New Alberta recycling reg
Alberta Environment and Sustainable Resource Development has announced a proposed recycling regulation in conjunction with the objectives set out in Alberta’s waste strategy entitled “Too Good to Waste.”
The proposed regulation contains several changes. The existing eight recycling regulations in the province will be consolidated into a single Designated Materials Recycling Regulation. In addition, the implementation will be delayed of extended producer responsibility (EPR) programs for two material categories (packaging and printed paper, and household hazardous waste) to allow these programs to be developed and put in place. Further, environment fees will be eliminated from the regulation.
The electronics program will be expanded to include new products such as small appliances, audio/visual equipment, telecommunication equipment and power tools. In addition, the used oil recycling program will be expanded to include other automotive fluid containers, and the current environmental fee on containers will be increased.
The government plans to conduct consultation sessions with respect to several of these proposed changes, which are intended to reduce waste, streamline the regulatory framework and shift end-of-life management costs from taxpayers to those parties that generate and use designated products.
One of the objectives of Alberta’s waste strategy is to align and harmonize Alberta’s approach with that of other provinces and to support the development of the EPR program as set up by the Canadian Council of Ministers of the Environment (CCME). In developing its waste strategy, the Alberta government concluded that 80 per cent of material currently sent to municipal landfills could be recovered.
Quebec electronics recycling reg
The Ministry of Sustainable Development, Environment, Wildlife and Parks has decided that certain electronic products must be included in a waste electronics and electronic equipment (WEEE) recovery and reclamation program. The added products include electronic games, audio/video devices, digital music players, digital cameras, GPS and some accessories.
Those companies that market products containing components referred to in the regulation must implement a program to recover and reclaim those components. The program must include management of recovered products in the order set out in the regulation, with reuse of the product being the most desirable objective, followed by recycling.
Auto wastewater sludge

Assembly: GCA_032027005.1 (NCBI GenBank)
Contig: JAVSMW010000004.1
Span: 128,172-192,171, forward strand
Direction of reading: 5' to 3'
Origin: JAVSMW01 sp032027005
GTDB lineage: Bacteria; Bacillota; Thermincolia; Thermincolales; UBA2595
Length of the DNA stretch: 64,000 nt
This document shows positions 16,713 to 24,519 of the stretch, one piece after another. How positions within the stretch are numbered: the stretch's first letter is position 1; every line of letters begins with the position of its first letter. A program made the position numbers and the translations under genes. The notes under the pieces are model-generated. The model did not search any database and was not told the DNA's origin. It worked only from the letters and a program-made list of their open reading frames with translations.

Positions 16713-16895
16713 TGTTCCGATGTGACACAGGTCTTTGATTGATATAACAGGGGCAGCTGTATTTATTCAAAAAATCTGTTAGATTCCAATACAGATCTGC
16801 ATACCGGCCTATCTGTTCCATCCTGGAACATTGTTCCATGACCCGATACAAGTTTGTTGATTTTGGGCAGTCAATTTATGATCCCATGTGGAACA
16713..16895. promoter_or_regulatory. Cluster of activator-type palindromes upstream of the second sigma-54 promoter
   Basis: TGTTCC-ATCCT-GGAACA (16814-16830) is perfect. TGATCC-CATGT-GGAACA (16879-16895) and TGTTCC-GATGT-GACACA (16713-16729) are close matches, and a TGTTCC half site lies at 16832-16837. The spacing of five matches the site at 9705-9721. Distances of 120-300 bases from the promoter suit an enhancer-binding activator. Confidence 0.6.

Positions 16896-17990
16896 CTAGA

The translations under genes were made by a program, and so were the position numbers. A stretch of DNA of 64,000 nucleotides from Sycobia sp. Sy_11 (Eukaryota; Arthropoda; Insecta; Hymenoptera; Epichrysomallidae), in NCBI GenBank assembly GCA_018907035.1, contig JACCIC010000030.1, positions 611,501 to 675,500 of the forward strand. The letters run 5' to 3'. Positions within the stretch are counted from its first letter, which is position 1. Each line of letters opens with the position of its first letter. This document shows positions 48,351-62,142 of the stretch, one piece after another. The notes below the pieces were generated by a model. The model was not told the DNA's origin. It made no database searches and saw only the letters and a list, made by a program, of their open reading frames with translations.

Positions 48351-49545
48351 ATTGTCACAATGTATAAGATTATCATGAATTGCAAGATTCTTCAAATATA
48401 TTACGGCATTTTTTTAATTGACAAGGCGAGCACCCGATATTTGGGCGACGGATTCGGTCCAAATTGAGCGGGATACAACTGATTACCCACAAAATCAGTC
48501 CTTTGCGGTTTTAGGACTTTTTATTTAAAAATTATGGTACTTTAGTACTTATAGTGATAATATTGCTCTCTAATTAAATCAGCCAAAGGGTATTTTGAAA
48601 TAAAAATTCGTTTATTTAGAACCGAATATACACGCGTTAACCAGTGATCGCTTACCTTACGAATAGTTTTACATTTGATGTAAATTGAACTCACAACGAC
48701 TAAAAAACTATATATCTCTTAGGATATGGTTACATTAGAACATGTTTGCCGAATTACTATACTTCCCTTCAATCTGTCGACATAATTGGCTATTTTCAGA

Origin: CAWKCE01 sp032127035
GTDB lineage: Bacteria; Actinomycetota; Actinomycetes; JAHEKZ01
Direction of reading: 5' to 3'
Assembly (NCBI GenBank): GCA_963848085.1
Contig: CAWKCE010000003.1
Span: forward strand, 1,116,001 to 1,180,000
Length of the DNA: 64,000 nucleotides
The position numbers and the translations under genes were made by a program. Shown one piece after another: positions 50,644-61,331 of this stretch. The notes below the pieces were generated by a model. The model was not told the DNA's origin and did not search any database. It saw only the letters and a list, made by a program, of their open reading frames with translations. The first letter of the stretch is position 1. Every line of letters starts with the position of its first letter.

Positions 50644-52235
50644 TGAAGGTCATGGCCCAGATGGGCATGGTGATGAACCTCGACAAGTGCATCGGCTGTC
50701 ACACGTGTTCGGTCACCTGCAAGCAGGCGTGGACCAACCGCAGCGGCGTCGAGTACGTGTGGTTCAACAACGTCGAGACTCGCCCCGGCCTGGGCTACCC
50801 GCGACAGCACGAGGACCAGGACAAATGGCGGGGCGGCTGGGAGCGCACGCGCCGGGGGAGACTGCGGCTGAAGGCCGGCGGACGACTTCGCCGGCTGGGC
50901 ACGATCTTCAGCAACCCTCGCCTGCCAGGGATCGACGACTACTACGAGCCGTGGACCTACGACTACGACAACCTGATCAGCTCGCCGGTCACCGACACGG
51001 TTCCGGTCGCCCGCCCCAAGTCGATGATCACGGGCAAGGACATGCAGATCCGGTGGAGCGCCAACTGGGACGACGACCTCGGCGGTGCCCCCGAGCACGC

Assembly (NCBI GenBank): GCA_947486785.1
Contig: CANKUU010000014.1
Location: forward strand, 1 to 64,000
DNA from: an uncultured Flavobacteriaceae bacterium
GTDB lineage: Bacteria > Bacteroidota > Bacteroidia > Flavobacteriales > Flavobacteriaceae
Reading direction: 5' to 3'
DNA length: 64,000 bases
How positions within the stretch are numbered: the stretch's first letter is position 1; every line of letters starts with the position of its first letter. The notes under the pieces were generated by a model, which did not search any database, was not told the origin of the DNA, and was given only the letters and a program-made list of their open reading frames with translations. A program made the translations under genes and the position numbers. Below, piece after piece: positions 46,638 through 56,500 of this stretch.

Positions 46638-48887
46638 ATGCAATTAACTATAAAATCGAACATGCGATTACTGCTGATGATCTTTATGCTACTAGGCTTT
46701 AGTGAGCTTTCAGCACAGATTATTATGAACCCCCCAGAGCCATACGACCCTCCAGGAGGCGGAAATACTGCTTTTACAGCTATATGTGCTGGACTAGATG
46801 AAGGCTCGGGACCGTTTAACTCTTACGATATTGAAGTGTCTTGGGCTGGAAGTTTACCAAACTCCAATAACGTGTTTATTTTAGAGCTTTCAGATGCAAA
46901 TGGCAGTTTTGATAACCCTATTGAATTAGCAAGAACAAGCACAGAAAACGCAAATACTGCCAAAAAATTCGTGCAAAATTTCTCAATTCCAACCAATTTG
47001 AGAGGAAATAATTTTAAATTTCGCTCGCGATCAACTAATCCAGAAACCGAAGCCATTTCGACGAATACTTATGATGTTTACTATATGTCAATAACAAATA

Regulation 347 is Ontario’s general waste management regulation and sets out requirements relating to the management of various waste materials. Recently, the Ministry of the Environment posted notice on the Environmental Bill of Rights Registry of an amendment to Schedule 1 of Regulation 347. Schedule 1 contains a listing of hazardous industrial wastes.
The amendment eliminates wastewater treatment sludge generated by the automotive industry in the manufacturing of motor vehicles from Schedule 1. The reason for the exclusion is to harmonize Ontario’s standards with the US EPA, which has delisted this material as a hazardous waste. While this means that this material will no longer be considered a hazardous waste, automotive manufacturers will still be responsible for properly charactering and managing this material under Regulation 347. In addition, waste disposal sites accepting the waste and waste management facilities processing the waste will still be required to be approved under Regulation 347.
On-farm AD facilities
The Ontario Ministry of the Environment and the Ontario Ministry of Agriculture and Food have proposed amendments to Ontario Regulation 267/03 to allow more on-farm anaerobic digestion (AD) facilities with the option to be regulated under the Nutrient Management Act instead of seeking a renewable energy approval or environmental compliance approval under the Environment Protection Act.
The proposed revisions would permit on-farm anaerobic digestion facilities to increase the quantity of off-farm materials that can be used from 25 to 50 per cent without the need to obtain approvals. While the proportion of off-farm material treated could increase to 50 per cent, the annual limit of 10,000 cubic metres and daily limit of 200 cubic metres for these materials would be continued. Further, nutrient management strategies approved under the Nutrient Management Act would still be required.
Concerns relating to this proposal have come from the Ontario Waste Management Association (OWMA) and the Compost Council of Canada (CCC), which believe that increasing off-farm materials could increase safety risks and result in a lack of environmental standards. However, the government states that it has set out enhanced environmental requirements to ensure facilities are properly managed.
Odour impacts have been considered and certain amendments are proposed to address concerns including increasing the minimum retention time from 20 days to 35 days. There will be minimum setback distances to odour receptors such as neighboring residences. With respect to noise impacts, engineers will be required to consider how to design the facility to minimize noise, and delivery of off-farm materials would have restricted hours to mitigate concerns arising from deliveries and unloading activities.
Rosalind Cooper, LL.B., is a partner with Fasken Martineau DuMoulin LLP in Toronto, Ontario. Contact Rosalind at